Norway House celebrates roots, embraces diversity
“WOVEN: from life itself”
Many groups came together to make the new exhibit at Norway House happen. “WOVEN: from life itself” is a collaboration initiated by the Art for All: The Stephanie Evelo Program for Art Inclusion at the Institute on Community Integration, University of Minnesota. Program Manager and Curator Nik Fernholz explained, “My goal is to bridge the gap between the art community supporting artists with disabilities to the broader art community.”
Art for All is designed to create spaces of inclusivity where artists can display, promote, and sell their work. It began with an endowment from Sheryl and David Evelo to honor their daughter Stephanie Evelo (1969-2012), a talented artist and employee of the Institute on Community Integration. What this exhibit aims to highlight is the concept of “outsider artists.” This refers to artists who may not be taken seriously in other art environments or have the access to show their work in galleries.
Sourcing galleries around the Twin Cities, Art for All seeks out new neighborhoods for greater access for the artists and the viewers. Nik had a personal connection to Norway House and Mindekirken where he attended Sunday services years ago.
“I’ve always been drawn to my hidden or long-lost identities and with a grandmother who only spoke Norwegian until the age of 5. She taught me a great deal about appreciating our roots.” He saw Norway House as a place that celebrates roots and embraces diversity and thought it would be a great location for a 2022 summer show.
Norway House’s Minnesota Peace Initiative also partnered in this exhibit. Founded in 2008, their mission is “to foster engagement related to peace issues and peacemaking efforts worldwide.” The message of peace, acceptance, and coexistence reflect what Art for All is working to accomplish in communities all around the Twin Cities. The focus of “WOVEN” is celebrating disability pride and cultural and ethnic diversity.
The exhibit features artists from the Ventura Village neighborhood surrounding Norway House, as well as artists from Norway. Nik said, “It was very challenging to curate artists with disabilities from Norway.” Since artists there are typically part of associations or collections, the concept of an organization promoting artists with disabilities doesn’t apply.
Nik was excited when he heard from Erik Sæter Jørgensen, who represents SJ Contemporary, a studio that Frode Felip Schjelderup practices out of. Frode is influenced by heavy-metal music, a popular phenomenon in modern Scandinavia. Erik and Frode agreed to participate in the show and ship never-before-seen pieces overseas.
Frode’s perspective is free from the confines of the traditional fine art world. The exhibit also includes a copy of his book, Rock Portraits, that goes into more depth of his collected works. Using rudimentary techniques reflects the grunge of the music world he is depicting. Another Norwegian artist in “WOVEN” is Bjørn Hatterud, a musician and author. His book, Mot Normalt (Against Normality), mirrors the major themes of the entire collection. As a gay man, living with clubfoot and spina bifida, Bjørn is an “outside” artist. The book covers his childhood village, with observations on the culture he grew up in. It asks the question, who is “normal?” He is in the process of translating his book into English.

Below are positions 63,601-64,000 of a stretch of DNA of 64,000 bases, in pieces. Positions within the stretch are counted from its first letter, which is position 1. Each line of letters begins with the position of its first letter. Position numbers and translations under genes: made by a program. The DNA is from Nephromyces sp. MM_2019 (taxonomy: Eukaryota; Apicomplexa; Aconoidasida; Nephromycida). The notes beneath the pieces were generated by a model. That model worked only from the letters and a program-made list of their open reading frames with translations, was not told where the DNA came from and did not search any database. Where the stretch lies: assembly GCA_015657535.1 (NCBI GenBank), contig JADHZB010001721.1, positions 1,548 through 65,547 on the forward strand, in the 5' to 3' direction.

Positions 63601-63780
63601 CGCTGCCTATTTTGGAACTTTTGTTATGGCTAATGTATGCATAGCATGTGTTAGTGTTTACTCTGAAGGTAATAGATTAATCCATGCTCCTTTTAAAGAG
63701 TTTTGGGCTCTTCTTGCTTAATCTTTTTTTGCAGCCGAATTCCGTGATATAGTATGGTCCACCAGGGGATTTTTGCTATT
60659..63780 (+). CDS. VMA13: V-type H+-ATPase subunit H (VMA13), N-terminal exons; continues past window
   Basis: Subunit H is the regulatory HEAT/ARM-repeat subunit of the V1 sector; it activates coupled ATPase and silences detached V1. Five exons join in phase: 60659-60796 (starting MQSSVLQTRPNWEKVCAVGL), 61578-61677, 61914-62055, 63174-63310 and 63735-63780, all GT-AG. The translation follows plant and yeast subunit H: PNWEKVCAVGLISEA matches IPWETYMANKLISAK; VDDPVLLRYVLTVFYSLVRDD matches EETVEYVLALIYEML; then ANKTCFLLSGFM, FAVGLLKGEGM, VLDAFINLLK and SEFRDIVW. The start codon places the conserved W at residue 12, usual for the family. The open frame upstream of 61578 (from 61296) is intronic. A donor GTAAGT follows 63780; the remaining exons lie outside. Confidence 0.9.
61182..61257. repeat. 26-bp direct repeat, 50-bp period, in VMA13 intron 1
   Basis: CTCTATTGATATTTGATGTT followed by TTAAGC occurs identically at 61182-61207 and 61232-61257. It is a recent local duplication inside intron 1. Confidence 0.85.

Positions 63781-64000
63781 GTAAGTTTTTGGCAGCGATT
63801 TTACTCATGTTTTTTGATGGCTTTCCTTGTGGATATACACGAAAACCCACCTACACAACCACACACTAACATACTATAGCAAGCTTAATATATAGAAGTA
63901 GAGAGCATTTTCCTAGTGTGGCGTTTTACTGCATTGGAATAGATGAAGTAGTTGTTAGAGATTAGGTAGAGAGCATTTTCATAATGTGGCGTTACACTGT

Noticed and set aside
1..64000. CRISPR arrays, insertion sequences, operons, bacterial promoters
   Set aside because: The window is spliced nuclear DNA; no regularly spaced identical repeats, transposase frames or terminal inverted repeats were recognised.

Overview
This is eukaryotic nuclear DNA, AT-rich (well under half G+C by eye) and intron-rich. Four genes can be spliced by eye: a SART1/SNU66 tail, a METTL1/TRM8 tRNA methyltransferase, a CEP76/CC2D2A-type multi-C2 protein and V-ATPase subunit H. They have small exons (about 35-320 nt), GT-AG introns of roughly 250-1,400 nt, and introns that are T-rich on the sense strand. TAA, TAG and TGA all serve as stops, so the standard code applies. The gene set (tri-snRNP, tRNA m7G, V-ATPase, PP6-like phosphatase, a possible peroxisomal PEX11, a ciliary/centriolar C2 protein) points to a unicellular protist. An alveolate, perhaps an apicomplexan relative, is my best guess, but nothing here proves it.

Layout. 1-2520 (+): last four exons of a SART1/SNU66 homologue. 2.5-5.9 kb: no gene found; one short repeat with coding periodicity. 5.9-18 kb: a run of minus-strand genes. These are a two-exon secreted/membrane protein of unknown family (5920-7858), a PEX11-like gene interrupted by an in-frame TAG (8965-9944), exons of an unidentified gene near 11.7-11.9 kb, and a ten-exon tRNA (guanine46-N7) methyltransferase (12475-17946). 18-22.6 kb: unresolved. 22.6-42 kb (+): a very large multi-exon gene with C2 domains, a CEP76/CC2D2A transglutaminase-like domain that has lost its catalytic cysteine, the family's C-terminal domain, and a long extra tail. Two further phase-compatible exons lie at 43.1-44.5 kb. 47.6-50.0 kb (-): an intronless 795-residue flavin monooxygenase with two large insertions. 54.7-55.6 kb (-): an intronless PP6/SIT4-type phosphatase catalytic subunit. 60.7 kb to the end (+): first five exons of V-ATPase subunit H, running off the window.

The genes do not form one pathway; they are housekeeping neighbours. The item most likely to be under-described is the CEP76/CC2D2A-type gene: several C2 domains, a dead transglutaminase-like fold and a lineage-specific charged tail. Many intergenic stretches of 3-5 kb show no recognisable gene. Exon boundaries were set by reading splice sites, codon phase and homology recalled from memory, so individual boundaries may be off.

A highlight of the exhibit is the painting, “Little Waterfall,” by William Britt (on loan from the permanent collection at the Masonic Institute for the Developing Brain in Minneapolis). William grew up in New York and lived for 34 years at the scandal-ridden, infamous Willowbrook School. It was there a doctor gave him paints and paper and he taught himself to paint. Today, he is an internationally known artist with works in the collections of King Charles, Nancy Reagan, and many others. He is represented by Pure Vision Gallery, a gallery for artists with disabilities.
The only fiber-art weavings in the exhibit were made by local Minnesotan artist, Ingrid Hansen, who has three loop-stitch pieces in the show. Ingrid works with fiber and also creates polymer-clay jewelry. Other represented artists include Janette Tafoya Giles, a master student at the University of Minnesota in Multicultural College Teaching, photographer David “Mack” McDonnell-Forney, and Norwegian documentarian Heidi Benedict Sundby.
Themes of peace and awareness, groups and artists from different backgrounds and different countries, and organizations all within the Twin Cities are woven together by this exhibit. This message inspired the title of this collection.
“We are thrilled to have our permanent gallery at the Masonic Institute for the Developing Brain, but our mission also calls us to get out into communities to promote disability as a strength to be celebrated in the art world,” said Nik. “We connect with one another as we weave these identities. So that is woven from life itself – the unique identities that make up who we are as individuals, and the unique set of artists we’ve been able to curate.”
Almost all of the exhibited art is available for purchase. Art for All is non-commissioned based and all of the profits go directly to the artists. Email the artists individually for inquiries; you can find their contact in the exhibit or by reaching out to Nik Fernholz at firstname.lastname@example.org. “WOVEN: from life itself” is a free exhibit, and will be up in the Norway House Gallery through Oct. 30. And don’t miss the grand opening of Norway House’s expansion of the Innovation and Culture Center on Oct. 15.
This article originally appeared in the October 7, 2022, issue of The Norwegian American. To subscribe, visit SUBSCRIBE or call us at (206) 784-4617.